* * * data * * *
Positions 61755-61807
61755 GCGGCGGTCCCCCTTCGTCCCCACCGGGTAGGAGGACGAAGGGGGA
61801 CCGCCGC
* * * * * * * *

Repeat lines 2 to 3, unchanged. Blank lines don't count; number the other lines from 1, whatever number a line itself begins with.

61755 GCGGCGGTCCCCCTTCGTCCCCACCGGGTAGGAGGACGAAGGGGGA
61801 CCGCCGC